Previous studies have also shown that moderate-intensity activity (such as swimming) during mid-life or late-life can reduce the risk of mild cognitive impairment. The protective effect of exercise could be explained by beneficial structural changes that happen in our brains as a result of exercise. Growing evidence also shows us that being social can help maintain brain health and lower the risk of premature death.
People who had an income greater than $36,000 a year had a 20 percent lower chance of developing mild cognitive impairment compared with those who made less than $9,000 a year.
Income is probably linked to a lower risk of cognitive impairment for similar reasons as education, since people with a higher income are more likely to be able to afford better health care and afford a better diet and lifestyle. They may also live in areas where environmental factors—such as pollution—have less effect on them. This is important, as growing evidence shows pollution may also be linked to conditions such as Alzheimer’s and Parkinson’s disease.
The Columbia University researchers also identified several factors that were associated with a greater risk of developing mild cognitive impairment. They include:
The presence of the AP0E E4 allele (one of two or more versions of a gene) was found to increase the risk of developing mild cognitive impairment by 18percent. This finding chimes with previous evidence which also shows that this allele can increase the risk of dementia.
People with AP0E E4 are around three times more likely to develop Alzheimer’s disease than those with a different variant of the AP0E gene. It’s thought this is because this variant makes people more likely to accumulate toxic protein deposits in the brain—a hallmark of Alzheimer’s disease. Researchers also think this gene only causes harm in older age.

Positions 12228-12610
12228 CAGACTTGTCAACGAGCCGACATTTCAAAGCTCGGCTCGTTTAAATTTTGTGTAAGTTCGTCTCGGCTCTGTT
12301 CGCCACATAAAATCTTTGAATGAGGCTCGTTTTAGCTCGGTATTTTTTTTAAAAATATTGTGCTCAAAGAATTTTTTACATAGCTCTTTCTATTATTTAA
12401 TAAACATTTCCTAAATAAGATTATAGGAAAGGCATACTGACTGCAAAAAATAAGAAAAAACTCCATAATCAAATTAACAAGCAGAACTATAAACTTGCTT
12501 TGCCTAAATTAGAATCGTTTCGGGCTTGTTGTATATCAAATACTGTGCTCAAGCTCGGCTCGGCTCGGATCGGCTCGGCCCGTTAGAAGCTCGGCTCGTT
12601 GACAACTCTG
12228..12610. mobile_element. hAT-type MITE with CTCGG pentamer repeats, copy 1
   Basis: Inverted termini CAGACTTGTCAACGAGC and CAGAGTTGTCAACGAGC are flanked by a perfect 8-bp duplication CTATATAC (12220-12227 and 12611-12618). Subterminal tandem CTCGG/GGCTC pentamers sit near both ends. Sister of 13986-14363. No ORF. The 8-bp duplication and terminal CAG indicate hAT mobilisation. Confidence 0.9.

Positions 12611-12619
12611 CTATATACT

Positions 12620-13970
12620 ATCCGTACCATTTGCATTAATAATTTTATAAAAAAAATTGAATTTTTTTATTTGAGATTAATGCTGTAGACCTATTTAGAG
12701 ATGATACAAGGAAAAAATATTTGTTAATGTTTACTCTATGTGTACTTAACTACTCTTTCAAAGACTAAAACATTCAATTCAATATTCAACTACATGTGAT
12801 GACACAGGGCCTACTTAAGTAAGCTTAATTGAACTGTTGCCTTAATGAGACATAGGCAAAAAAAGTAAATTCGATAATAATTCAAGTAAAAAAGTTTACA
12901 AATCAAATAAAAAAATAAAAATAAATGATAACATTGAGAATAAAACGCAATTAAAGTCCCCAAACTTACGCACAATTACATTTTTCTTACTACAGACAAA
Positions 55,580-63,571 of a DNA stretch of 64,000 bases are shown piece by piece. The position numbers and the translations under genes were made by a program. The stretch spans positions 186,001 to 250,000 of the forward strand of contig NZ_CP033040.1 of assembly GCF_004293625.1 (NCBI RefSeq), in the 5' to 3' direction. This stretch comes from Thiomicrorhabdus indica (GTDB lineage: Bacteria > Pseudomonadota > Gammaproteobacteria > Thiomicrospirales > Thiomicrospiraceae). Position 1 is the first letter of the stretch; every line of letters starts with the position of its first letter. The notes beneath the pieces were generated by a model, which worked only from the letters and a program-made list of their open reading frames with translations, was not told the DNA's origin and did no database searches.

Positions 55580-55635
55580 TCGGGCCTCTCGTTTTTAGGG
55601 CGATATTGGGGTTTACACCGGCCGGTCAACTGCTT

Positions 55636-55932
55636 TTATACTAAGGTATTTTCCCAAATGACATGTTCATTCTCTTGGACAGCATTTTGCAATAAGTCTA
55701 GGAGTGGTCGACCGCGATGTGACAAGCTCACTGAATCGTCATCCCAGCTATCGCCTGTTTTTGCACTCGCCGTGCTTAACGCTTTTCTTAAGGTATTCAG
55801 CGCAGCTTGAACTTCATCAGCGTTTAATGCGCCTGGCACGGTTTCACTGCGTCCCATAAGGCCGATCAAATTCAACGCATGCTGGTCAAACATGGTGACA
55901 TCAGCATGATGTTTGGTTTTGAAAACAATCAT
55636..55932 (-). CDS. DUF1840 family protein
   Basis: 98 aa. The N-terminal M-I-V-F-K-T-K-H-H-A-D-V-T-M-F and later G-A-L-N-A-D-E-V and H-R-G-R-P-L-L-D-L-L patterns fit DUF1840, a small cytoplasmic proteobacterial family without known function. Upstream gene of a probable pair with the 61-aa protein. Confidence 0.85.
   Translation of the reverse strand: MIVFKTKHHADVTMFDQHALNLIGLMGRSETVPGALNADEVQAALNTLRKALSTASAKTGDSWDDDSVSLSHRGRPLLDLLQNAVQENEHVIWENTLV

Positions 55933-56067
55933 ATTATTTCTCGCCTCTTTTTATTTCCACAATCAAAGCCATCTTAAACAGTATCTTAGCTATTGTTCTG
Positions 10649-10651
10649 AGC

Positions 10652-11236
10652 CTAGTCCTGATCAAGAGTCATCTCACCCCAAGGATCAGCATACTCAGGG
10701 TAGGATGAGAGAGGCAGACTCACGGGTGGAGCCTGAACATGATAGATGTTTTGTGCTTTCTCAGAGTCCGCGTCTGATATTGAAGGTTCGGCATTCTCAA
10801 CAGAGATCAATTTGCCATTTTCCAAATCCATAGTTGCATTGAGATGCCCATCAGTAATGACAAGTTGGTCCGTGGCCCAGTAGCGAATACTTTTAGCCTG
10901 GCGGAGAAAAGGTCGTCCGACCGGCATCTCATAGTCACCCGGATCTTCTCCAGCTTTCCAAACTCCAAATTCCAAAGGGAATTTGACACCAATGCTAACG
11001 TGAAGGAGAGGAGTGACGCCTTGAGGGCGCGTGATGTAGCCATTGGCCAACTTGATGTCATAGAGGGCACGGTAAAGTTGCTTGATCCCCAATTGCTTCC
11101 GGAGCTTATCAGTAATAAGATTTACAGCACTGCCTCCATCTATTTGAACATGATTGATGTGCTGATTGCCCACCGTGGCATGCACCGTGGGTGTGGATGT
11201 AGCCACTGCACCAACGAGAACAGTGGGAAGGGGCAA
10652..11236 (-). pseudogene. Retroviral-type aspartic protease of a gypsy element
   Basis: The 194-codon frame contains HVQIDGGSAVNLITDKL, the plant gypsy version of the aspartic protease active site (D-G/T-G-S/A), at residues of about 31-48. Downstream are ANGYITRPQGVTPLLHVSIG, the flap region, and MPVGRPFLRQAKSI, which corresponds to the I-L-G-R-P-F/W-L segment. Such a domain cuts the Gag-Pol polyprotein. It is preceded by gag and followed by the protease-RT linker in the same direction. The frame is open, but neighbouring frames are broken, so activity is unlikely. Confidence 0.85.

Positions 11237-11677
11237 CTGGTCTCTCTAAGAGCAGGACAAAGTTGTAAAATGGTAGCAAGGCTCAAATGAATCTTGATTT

Underlying health conditions
People with one or more chronic health conditions, such as heart disease, depression or diabetes, have a 9 percent greater risk of developing mild cognitive impairment, the Columbia University researchers found.
The increased burden of having several health conditions might mean a person engages less in their usual daily activities or social life. Both of these can accelerate a decline in brain health. Other conditions, such as heart disease, are also known to increase the risk of cognitive decline.
This study reminds us that mild cognitive impairment isn’t necessarily a prelude to dementia. In fact, some participants in the study who had mild cognitive impairment ended up returning to normal brain function. It’s not entirely certain why, but it could be down to lifestyle changes after diagnosis (such as exercising more) which may have improved outcomes. While it could also be the case that some participants were misdiagnosed at the beginning of the study, this is unlikely given the wide range of tools they used to confirm their diagnoses.
Our brains are dynamic and keeping them active throughout our lives is important to maintaining good brain function. While there are some risk factors—such as our genes—that we can’t change, keeping active and following a healthy lifestyle may be one way to lower our risk of mild cognitive impairment and dementia.
Mark Dallas is an associate professor in cellular neuroscience at the University of Reading